And then I was like, oh, this is stop-and-frisk. This is like they're just singling out Black and brown people and asking them if they have drugs and hope that they do have drugs so that they can, I don't know, arrest them or -- but the whole experience was humiliating and embarrassing, dehumanizing.

COATES: Everyone around you is watching. What were their expressions like?

ANDRE: Everyone is gawking at you like you're a perpetrator or like you're, you know, the bad guy. Literally, just flying home from a work trip.

COATES: Is that why you felt you had to answer the questions or stop? Was there part of you that said, I want to get on my flight?

ANDRE: You're scared of those moments. It doesn't feel consensual at all. It feels like, okay, cops are stopping me. There must be something wrong. They think I'm doing something wrong. I have to prove. You feel guilty until proven innocent. So, yeah, it was traumatizing.

As I was getting out of the situation, I told a couple friends who are lawyers and they were like, you shouldn't put up with that. That's messed up. Even when I landed in L.A. and got off the plane, there was a lawyer who is sitting near me in business class and watched the whole thing go down. And she came up to me afterward and she was like, you should report that. That was not right, what they did to you.

So, I started tweeting about it. And my friend, comedian, Clayton English, reached out to me and said the same exact thing.

COATES: At the same airport?

ANDRE: At the same airport, same police department, same thing happened to him except he unloaded his whole bag, they looked through all of his stuff up and down. And now, more people are coming forward. More Black people and people of color are coming forward saying that they've singled them out. And the statistics, Barry can talk about --

COATES: I want to go there.

ANDRE: These random checks are not so random.

COATES: I want to go there, but also want to point out that the Clayton County Police Department has responded in some way to the statement. They said that Mr. Andre, you, of course, chose to speak with investigators during the initial encounter. During the encounter, Mr. Andre voluntarily provided the investigators information as to his travel plans. Mr. Andre also voluntarily consented to a search of his luggage, but the investigators chose not to do so.

ANDRE: That's not true. So, when two cops popped out of nowhere on a jet bridge that's like, what, five feet across, not even, you don't really feel like you have a choice to just go, no, I don't need to talk to you. The two cops, kind of pin you in this awkward, claustrophobic corner. You talk to them. And then when they asked me specifically if they could search my bag, I asked the -- it was clear like a veteran cop training a rookie cop, and so I asked a veteran, I was like, do I have to say yes to the search?

COATES: What did he say?

ANDRE: He went, no. I was like, okay, well then no. And they're like, all right.

COATES: The way you say it, almost as if they were -- you had foiled some plan.

ANDRE: Yeah.

COATES: That's how you read that moment. You mentioned the statistics. I want to get you in here, Barry, because the numbers, I think, people need to hear about. I mean, you're talking about -- I think it was -- the lawsuit cites that of the 378 stops, right, that we're in this, 56% of the people who were stopped were Black, 68% were people of color.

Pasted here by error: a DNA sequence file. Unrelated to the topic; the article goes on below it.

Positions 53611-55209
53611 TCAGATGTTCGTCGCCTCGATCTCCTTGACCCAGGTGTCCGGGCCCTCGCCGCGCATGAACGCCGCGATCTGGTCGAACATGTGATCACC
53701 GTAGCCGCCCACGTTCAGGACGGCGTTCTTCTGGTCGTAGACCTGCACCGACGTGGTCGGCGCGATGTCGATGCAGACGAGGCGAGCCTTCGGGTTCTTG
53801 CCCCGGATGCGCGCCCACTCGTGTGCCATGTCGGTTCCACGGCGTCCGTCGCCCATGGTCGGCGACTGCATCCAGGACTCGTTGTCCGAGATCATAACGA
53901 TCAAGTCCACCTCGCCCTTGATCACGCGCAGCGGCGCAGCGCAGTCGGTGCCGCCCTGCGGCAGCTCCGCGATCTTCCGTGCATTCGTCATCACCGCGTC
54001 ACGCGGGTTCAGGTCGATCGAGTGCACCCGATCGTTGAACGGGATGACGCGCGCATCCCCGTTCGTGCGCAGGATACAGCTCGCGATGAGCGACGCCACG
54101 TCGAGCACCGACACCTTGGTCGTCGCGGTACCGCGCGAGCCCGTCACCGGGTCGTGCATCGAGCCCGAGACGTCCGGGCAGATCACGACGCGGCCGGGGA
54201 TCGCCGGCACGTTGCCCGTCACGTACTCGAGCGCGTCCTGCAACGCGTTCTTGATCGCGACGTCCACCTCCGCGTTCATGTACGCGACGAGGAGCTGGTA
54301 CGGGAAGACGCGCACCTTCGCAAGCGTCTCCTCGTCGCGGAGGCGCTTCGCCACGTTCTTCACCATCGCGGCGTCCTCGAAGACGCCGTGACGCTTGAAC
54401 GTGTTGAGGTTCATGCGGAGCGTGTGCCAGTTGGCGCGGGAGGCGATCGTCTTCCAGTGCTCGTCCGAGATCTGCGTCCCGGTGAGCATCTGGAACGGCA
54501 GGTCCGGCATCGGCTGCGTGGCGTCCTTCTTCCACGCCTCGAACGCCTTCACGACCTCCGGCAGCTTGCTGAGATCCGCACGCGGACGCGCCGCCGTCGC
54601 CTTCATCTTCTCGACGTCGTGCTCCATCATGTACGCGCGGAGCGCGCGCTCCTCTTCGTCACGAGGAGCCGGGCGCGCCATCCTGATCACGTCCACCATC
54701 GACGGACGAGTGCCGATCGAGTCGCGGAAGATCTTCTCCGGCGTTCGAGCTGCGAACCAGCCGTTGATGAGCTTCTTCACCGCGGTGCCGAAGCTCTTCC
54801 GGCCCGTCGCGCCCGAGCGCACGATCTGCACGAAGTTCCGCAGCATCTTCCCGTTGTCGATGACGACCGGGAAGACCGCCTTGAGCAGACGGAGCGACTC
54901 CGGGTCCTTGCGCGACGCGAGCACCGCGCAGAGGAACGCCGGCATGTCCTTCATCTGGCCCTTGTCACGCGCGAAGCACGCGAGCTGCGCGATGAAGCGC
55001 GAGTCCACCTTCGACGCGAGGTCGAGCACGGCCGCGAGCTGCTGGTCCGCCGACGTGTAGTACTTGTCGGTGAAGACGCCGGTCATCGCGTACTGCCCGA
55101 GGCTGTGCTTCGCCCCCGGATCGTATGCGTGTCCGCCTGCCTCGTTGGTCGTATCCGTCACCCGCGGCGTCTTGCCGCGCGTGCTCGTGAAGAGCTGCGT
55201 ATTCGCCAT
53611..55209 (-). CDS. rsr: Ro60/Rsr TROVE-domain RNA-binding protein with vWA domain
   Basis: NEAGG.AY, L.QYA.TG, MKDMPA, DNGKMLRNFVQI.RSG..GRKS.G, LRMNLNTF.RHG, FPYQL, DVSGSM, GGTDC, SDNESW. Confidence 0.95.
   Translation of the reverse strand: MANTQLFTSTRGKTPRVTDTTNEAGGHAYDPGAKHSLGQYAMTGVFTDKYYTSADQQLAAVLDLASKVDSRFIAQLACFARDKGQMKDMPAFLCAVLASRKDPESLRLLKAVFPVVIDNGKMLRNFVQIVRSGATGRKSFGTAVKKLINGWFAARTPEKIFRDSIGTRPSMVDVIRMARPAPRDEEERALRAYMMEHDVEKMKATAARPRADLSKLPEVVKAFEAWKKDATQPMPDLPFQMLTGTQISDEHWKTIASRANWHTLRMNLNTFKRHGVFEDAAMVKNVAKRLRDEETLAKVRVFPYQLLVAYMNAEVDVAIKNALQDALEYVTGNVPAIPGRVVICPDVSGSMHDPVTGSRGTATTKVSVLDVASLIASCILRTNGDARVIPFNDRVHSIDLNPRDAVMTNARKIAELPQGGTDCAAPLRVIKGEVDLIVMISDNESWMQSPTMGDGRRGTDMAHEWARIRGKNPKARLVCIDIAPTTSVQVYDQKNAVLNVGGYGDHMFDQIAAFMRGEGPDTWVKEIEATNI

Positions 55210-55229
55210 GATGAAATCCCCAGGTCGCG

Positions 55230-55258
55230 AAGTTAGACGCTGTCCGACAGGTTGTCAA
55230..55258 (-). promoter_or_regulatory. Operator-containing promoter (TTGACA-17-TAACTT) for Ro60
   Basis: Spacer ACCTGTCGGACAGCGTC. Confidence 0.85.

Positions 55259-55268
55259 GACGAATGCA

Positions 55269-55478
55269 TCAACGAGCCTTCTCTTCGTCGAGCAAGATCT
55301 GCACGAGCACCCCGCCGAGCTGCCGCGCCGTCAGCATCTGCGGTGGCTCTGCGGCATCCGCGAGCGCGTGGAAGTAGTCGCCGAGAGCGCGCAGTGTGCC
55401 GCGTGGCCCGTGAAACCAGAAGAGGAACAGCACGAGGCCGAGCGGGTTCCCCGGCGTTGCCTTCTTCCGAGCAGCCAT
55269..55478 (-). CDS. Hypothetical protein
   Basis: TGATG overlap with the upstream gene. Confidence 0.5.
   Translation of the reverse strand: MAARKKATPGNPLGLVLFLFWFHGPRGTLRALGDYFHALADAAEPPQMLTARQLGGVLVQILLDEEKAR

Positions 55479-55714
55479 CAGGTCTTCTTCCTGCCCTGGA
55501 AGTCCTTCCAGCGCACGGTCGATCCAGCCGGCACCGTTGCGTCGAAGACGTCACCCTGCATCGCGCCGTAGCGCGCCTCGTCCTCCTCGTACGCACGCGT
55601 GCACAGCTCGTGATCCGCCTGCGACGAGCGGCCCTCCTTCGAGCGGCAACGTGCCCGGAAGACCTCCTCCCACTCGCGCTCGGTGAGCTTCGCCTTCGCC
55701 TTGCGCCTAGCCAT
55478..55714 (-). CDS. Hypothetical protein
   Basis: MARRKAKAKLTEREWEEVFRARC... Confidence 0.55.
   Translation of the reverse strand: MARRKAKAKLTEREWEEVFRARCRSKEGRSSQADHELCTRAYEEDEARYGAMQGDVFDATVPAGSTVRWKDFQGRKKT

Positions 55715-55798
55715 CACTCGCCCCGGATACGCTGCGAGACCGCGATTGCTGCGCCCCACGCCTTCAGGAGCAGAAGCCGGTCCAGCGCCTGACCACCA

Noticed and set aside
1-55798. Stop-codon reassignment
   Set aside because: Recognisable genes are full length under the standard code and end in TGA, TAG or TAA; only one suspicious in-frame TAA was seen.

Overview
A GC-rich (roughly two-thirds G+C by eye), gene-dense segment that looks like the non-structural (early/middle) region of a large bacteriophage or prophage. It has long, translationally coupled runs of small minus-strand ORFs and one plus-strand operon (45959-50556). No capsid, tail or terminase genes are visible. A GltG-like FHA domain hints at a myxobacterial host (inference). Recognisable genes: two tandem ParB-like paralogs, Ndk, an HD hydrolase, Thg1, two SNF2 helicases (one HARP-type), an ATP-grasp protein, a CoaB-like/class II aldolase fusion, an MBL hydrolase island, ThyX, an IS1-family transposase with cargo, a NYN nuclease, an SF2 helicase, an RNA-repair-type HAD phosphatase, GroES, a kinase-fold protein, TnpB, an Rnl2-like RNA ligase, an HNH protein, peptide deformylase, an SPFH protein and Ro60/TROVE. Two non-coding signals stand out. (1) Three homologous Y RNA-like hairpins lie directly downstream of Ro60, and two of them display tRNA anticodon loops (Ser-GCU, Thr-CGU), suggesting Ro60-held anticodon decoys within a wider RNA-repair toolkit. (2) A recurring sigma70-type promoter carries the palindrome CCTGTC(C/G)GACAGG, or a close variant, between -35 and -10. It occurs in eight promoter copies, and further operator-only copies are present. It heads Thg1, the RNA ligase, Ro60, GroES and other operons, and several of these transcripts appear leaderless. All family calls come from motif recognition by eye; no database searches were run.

And a 2016 survey by IPSOS and Airlines for America shows that only eight percent of air passengers are Black. That is disproportionate to say the least. Is that the nature of why there's more evidence in your mind to bring this sort of case?

BARRY FRIEDMAN, ATTORNEY FOR ERIC ANDRE: Well, when we first -- when I heard about this from Eric, tweeting that the discrimination -- we really do need to know about that. What we realized was that the reason they say it was voluntary or he consented was because otherwise, it's an unreasonable seizure, it violates the Fourth Amendment. You just can't pick people out who haven't anything wrong.

COATES: Profile.

FRIEDMAN: Exactly. Interrupt their lives, who just want to get on the plane. But then we filed public records request. We asked for the data. We got the data, and we couldn't believe it. So, you know, eight percent of 378 should give you something like 30 Black votes. Instead, we get 211.

So, we check this with statisticians because I still have a hard time believing it, but it is far less than one in 100 trillion is the chance of this happening randomly.


So, they clearly were picking people of color, Black people out of the line.

COATES: When you hear those numbers and think about that, does that add to it for you?

ANDRE: Yeah, but I'm also not surprised because this is unfortunately the world we live in, you know what I mean, where we live in a white supremacy power structure. And these people, the Clinton County Police department are, I don't know, preying on Black people to -- for money. It's a shake down.

COATES: The money element you're talking about, not just the search, but being able to seize certain assets they find on people. You talk about the idea of you didn't feel like you can walk away, the idea of being able to say, no, whatever assets or money I have on me, you can't keep that either. You felt like there wasn't more you can do?

ANDRE: Yeah. I don't know. I was so nervous and so confused. I had already been through TSA, so I was like, is this a second round of TSA? I've never experienced this, that I was just like in like fight or flight mode and wanted to get out there. It was like a cloud, it was disassociating.

COATES: What do you -- what is the reaction people have had this happening to you?

ANDRE: A lot of people are coming forward and saying, the same, exact thing happened to me, I am Black, I was on the jet bridge. And not just in Atlanta, at the Atlanta Airport, but people are coming out of airports all over the country saying the exact, exact same thing, I was the only Black person in line and these cops came out of nowhere on the jet bridge, pulled me out of the line and asked me about if I had drugs on me and all this stuff.